|Original author(s)||David Roundy|
|Developer(s)||Guillaume Hoffmann, et al.|
|Initial release||March 3, 2003|
2.16.5 / February 20, 2022
|Operating system||Unix, Linux, BSD, Apple macOS, MS Windows|
Darcs is a distributed version control system created by David Roundy. Key features include the ability to choose which changes to accept from other repositories, interaction with either other local (on-disk) repositories or remote repositories via SSH, HTTP, or email, and an unusually interactive interface. The developers also emphasize the use of advanced software tools for verifying correctness: the expressive type system of the functional programming language Haskell enforces some properties, and randomized testing via QuickCheck verifies many others. The name is a recursive acronym for Darcs Advanced Revision Control System.
Darcs treats patches as first-class citizens. For the user, a repository can be seen as a set of patches, where each patch is not necessarily ordered with respect to other patches, i.e. the set of patches is only a partially ordered set. In many cases patches can be independently transmitted between various repositories.
The patches of a repository are linearly ordered. Darcs automatically calculates whether patches can be reordered (an operation called commutation), and how to do it. These calculations implement a so-called "patch theory".
A Darcs patch can contain changes of the following kinds:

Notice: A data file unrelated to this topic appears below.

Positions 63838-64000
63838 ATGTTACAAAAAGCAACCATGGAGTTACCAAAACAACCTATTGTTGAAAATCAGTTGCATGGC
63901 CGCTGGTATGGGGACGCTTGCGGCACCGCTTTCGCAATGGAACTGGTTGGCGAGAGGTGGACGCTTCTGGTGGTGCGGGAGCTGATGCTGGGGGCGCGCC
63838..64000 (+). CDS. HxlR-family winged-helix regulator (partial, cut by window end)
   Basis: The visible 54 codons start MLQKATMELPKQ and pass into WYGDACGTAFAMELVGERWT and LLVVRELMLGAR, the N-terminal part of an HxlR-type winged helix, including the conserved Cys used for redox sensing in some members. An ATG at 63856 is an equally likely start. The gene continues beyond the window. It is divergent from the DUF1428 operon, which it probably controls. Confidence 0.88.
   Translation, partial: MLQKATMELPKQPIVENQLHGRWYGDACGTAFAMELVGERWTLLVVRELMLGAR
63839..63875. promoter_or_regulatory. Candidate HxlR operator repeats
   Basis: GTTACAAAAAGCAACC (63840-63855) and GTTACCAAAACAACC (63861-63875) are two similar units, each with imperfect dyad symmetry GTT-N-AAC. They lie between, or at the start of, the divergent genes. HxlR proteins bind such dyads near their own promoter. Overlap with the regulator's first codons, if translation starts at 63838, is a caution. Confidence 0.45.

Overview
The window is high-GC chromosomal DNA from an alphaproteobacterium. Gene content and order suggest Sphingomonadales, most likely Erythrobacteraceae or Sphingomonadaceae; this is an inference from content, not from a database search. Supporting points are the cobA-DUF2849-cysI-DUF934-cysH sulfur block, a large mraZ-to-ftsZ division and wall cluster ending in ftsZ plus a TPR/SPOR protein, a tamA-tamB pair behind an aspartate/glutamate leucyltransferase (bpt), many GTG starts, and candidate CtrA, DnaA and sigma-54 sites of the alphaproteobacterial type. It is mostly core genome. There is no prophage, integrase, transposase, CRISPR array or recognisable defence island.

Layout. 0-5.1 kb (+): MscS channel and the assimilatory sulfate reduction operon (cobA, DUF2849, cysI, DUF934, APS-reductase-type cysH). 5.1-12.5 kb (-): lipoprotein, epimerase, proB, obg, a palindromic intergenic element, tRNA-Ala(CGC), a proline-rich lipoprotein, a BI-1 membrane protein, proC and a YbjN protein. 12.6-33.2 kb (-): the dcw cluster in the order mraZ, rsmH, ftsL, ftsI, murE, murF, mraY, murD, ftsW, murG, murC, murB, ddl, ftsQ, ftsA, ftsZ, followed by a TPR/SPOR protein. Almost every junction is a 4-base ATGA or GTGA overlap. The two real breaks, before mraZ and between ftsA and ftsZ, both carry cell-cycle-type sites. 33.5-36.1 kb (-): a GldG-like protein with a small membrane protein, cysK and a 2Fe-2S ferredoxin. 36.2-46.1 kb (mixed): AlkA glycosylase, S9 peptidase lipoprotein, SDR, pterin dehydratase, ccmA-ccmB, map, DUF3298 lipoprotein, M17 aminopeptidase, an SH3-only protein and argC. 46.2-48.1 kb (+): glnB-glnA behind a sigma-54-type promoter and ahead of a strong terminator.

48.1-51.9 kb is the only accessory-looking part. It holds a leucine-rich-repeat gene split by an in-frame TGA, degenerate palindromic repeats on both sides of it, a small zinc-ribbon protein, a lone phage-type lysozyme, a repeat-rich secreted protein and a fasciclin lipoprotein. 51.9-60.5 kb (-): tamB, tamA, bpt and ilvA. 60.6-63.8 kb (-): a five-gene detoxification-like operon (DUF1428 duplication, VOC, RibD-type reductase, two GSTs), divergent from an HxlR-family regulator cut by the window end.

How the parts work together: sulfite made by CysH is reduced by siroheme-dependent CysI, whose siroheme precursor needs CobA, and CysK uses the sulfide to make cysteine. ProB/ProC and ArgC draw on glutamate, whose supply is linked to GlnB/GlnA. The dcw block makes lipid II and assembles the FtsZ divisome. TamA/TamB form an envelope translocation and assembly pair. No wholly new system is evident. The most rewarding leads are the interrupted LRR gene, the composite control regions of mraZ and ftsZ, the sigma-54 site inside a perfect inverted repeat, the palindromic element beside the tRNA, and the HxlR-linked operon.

The notion of dependency between patches is defined syntactically. Intuitively, a patch B depends on another patch A if A provides the content that B modifies. This means that patches that modify different parts of the code are considered, by default, independent. To address cases when this is not desirable, Darcs enables the user to specify explicit dependencies between patches.
Since version 2.10, Darcs uses patience diff by default.
Darcs evolved out of David Roundy's efforts to design a new patch format for GNU arch in June 2002. These discussions didn't lead to any code being committed to Arch, but did lead to the conception of the theory of patches. After writing an initial version of Darcs in C++, the Haskell version was written in Autumn 2002 and released to the public in April 2003. Darcs 2.0 was released in April 2008 and introduced a more robust repository format, as well as a new patch semantics called "darcs-2", aimed at minimizing exponential merge issues. The current development strategy focuses on implementing optimizations and adding new features, while maintaining the same repository format.
Darcs has been criticized on the grounds of performance. One of the most notable issues was related to the merge algorithm in Darcs 1.x, which could do exponential work to merge some conflicts. Although the issue was not completely corrected in Darcs 2, the frequency of exponential merges has been reduced. Bugs still remain in which merging of recursive conflicts fails.